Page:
Laura opened the meeting with her comment that Chapter 11 is initially rather mundane with its descriptions of the river journey from Laketown.

Ian observed that the company was passing through and towards luminal space.

Laura remarked that it is a bleak opening with its echoes of the World War 1 blasted trees.

Tim observed that the devastated trees of the Desolation of Smaug (like those of Mordor) are also reminiscent of the fire-blasted trees in Australia at this present time. Tim went on to note the contrast this bleakness and the welcome the company were given in Laketown, and remarked that this contrast if bleakness after hospitality is a motif in The Lord of the Rings as well.

Angela noted that the description of the Gate echoed again in The Lord of the Rings where darkness flows out of the Paths of the Dead; and in both stories crows are perceived as hostile.

Tim commented that it represents the fundamental fear of going into darkness.

Laura said that she felt the impression of Dale had been enhanced after the film. I agreed with this.

Laura then noted that Balin is the one dwarf who befriends Bilbo and Angela remarked that he has more respect for Bilbo than the other dwarves have.

In response to the question: ‘where does Smaug come from? we discussed dragons and the ancient belief that some at least were transformed mortal men.

Time directed our attention to the Map and the information that dragons came from the Withered Heath. He also noted that Smaug was the last of the great dragons.

Angela noted that there had been hot and cold dragons, some flying and non-flying, like Glaurung the crawling ‘worm’. Laura reminded us of the ‘cold drakes’ of The Silmarillion.

Eileen observed that Smaug is obsessed with the jewels, and compared this to Gollum’s obsession with the Ring.

Ian pointed out that Smaug doesn’t continue to collect jewels, he’s not like a magpie, but as a dragon he takes possession or treasure already accumulated. Ian pondered whether there was a ‘critical mass’ that determined the value of a hoard to a dragon. Ian continued his consideration of Smaug’s treasure by proposing that what attracts the dragon may be the dwarves’ misappropriation of some of it as the spoils of warriors or by dishonest dealing, as well as accumulating by mining.

Angela noted that there is cursed treasure in The Silmarillion, and Ian added that gold is effectively ‘cursed’ in the film ‘Goldfinger’, and in ‘Pirates of the Carribean’, where the sails of the galleon replicate the look of wings.

Chris proposed that the Ring has no influence on the dragon because it has no cultural or aesthetic interest, as it does not differentiate between the gold cup and the Arkenstone.

Laura observed that Bilbo’s riddles work perfectly well with Gollum because they share the same cultural knowledge but they don’t work with Smaug because they are not part of his ‘culture’.

Ian commented that Smaug lying on the hoard encrusts him, if he hadn’t been lying in the way he was his underside wouldn’t have got so encrusted. Ian used the analogy of a pangolin – armoured on top and with a soft underside, but Smaug’s soft underside gets armoured by the jewels, all except for one spot.

I referred to some background reading that had led me to wonder if Tolkien was not only borrowing the cup and dragon episode from Beowulf, but whether he was also borrowing Christian symbolism as Bilbo reluctantly but courageously descends into a hellish environment to confront a dragon. Was this, I wondered, alluding to Christ harrowing hell and confronting ‘the great red Dragon who is Satan’ (Book of Revelation). I also queried an echo between the cup and the grail.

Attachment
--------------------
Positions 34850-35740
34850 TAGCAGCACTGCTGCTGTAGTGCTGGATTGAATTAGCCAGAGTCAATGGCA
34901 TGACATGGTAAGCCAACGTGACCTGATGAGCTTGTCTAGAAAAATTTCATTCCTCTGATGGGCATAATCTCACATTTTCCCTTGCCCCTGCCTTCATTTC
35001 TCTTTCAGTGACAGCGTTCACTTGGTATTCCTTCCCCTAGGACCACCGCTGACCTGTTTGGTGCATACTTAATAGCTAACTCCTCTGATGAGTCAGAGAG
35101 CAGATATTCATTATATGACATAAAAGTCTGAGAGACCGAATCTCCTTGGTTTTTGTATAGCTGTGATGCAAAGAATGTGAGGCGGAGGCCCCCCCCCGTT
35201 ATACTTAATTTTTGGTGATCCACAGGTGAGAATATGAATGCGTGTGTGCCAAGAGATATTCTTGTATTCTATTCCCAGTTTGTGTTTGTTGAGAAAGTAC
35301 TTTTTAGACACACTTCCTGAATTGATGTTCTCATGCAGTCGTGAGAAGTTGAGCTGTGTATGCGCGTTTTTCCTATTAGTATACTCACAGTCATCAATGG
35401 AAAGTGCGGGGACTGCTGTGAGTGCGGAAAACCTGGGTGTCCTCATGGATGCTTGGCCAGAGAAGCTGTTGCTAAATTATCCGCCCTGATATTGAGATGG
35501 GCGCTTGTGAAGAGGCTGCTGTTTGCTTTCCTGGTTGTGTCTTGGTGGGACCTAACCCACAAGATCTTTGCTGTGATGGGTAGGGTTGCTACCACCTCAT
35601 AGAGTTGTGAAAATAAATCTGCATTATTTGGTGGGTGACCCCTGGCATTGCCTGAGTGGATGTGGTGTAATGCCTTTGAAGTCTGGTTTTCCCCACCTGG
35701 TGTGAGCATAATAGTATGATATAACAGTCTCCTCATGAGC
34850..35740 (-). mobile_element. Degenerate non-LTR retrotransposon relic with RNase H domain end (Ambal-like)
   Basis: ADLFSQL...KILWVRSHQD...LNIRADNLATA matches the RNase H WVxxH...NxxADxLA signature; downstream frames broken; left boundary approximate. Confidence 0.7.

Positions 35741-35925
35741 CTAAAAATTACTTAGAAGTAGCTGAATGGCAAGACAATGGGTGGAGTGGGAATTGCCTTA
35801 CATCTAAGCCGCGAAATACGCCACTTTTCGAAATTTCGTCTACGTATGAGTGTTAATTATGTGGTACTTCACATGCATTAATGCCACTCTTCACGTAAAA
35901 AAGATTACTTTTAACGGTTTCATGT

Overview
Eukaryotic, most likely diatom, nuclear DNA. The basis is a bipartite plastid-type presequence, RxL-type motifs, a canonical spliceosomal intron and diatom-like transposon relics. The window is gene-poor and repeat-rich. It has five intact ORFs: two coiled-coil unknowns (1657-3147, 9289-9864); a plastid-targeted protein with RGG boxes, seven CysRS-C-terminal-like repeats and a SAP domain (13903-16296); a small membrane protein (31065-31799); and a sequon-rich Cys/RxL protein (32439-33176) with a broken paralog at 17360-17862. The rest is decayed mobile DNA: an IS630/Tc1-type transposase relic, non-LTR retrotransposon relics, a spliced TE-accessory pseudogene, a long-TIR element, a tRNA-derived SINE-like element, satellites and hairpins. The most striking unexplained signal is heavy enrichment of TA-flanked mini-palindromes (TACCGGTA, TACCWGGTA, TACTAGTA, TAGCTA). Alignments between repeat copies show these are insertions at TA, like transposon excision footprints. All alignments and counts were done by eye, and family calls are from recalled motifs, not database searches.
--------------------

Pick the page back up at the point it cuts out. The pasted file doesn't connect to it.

Laura picked this tentative query and noted that as Christ is not tempted by Satan in the desert, so Bilbo is not seduced under the ‘spell’ of Smaug’s dangerous speech; and that Bilbo’s errors fears and courage echo Christ’s fear which defines his humanity.

Eileen elaborated this remarking on the motif of the reluctant hero represented in Christ’s declaration ‘not my will. Likewise, Bilbo has to push himself to act, and in both cases the process is humanising.

Laura commented that there is an illustration of Satan which takes the shape of both man and dragon.

Ian noted that Bilbo goes down twice. The first time he brings back the cup, echoing Beowulf and maybe the grail. The second descent leads to the confrontation with Smaug, and maybe echoes the Harrowing of Hell. [I should have added that Tolkien may have known the confrontation between Christ and Satan at the Harrowing from his knowledge of medieval biblical plays such as The Towneley cycle.]

Laura remarked that Smaug is true to his own nature, and Eileen commented that it is a clever dragon.

Laura observed the extent to which the tunnel creates tension.

I commented that there seems to be layers of interpretation in this episode, from myth, legend, and Christianity, perhaps all represented already in the Beowulf dragon episode.

Ian noted that in The Hobbit none of it is played for laughs but includes elements of higher moral tone without moralising or rhetoric.

Tim observed that the story maintains its sense of adventure and drama.

Laura added that it includes a poetic register in the use of vocabulary such as ‘enchantment’.

Ian ended our discussions with his observation that humans make myths from information we can’t process otherwise, while animals simply react.

Having over-run our time we agreed that next time we would finish ‘Inside Information’ and go on to ‘Not at Home’.